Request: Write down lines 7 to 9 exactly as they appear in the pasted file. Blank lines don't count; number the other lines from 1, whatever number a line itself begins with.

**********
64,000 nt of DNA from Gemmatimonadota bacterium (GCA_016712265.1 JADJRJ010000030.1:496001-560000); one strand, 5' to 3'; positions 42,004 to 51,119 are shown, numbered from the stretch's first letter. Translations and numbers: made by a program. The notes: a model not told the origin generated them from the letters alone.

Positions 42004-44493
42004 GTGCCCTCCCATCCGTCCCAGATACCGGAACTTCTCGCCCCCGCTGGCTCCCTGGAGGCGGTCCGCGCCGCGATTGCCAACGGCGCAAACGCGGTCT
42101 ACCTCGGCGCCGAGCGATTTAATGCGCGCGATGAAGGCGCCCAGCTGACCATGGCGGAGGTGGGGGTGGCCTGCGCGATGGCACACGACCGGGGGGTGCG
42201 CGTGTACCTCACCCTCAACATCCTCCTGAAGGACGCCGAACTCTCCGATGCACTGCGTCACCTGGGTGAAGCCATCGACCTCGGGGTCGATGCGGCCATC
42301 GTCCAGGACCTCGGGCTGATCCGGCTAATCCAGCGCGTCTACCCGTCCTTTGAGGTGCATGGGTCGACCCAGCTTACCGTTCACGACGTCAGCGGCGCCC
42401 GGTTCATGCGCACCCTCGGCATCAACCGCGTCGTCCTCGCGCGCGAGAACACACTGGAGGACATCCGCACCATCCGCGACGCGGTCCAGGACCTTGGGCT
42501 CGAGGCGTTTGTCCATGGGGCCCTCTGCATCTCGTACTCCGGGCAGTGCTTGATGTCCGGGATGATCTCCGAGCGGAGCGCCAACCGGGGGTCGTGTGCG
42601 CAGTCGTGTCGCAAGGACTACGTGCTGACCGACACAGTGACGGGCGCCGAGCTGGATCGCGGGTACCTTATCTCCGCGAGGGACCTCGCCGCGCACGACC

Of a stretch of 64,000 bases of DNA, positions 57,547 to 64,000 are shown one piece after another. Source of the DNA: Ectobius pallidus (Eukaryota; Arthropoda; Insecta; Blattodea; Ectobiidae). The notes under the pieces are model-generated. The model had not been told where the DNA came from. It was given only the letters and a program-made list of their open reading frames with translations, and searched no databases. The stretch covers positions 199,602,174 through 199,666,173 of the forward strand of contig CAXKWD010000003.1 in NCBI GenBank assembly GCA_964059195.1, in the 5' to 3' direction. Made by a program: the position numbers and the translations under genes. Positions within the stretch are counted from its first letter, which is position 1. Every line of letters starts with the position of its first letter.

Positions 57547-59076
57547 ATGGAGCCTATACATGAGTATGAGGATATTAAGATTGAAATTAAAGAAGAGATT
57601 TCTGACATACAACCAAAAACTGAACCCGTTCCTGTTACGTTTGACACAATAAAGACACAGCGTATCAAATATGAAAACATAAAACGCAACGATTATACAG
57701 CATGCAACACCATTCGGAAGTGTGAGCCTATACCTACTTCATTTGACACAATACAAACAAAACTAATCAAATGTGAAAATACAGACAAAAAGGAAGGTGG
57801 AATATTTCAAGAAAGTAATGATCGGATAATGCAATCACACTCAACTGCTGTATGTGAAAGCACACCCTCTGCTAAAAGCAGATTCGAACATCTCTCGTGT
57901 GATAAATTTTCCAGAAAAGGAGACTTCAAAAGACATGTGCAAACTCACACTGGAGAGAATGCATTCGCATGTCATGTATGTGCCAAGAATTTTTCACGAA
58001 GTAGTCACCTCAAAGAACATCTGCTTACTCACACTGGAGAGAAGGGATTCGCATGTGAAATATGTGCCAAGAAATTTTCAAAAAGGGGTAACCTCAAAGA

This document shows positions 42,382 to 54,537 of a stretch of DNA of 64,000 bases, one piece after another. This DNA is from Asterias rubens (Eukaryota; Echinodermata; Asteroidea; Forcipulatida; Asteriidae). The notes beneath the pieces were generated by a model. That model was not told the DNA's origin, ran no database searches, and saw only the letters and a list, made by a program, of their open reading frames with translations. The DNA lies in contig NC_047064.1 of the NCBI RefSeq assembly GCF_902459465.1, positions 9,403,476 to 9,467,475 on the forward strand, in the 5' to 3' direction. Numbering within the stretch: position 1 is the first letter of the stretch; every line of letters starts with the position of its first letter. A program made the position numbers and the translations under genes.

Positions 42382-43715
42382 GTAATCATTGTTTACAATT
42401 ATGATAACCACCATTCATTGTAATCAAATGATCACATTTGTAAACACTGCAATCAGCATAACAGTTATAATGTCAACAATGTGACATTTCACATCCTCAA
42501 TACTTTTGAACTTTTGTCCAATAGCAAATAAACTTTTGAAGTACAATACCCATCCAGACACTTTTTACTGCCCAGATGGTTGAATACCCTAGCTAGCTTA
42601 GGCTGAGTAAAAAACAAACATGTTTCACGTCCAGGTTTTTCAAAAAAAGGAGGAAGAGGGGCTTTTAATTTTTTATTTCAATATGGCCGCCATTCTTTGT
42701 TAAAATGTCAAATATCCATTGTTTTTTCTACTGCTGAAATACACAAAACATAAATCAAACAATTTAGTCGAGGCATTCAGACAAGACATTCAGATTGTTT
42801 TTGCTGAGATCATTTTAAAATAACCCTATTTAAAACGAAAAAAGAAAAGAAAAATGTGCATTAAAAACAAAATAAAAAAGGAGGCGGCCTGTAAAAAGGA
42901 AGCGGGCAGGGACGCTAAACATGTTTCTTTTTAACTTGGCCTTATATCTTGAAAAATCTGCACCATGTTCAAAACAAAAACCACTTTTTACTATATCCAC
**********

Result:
42401 GGTTCATGCGCACCCTCGGCATCAACCGCGTCGTCCTCGCGCGCGAGAACACACTGGAGGACATCCGCACCATCCGCGACGCGGTCCAGGACCTTGGGCT
42501 CGAGGCGTTTGTCCATGGGGCCCTCTGCATCTCGTACTCCGGGCAGTGCTTGATGTCCGGGATGATCTCCGAGCGGAGCGCCAACCGGGGGTCGTGTGCG
42601 CAGTCGTGTCGCAAGGACTACGTGCTGACCGACACAGTGACGGGCGCCGAGCTGGATCGCGGGTACCTTATCTCCGCGAGGGACCTCGCCGCGCACGACC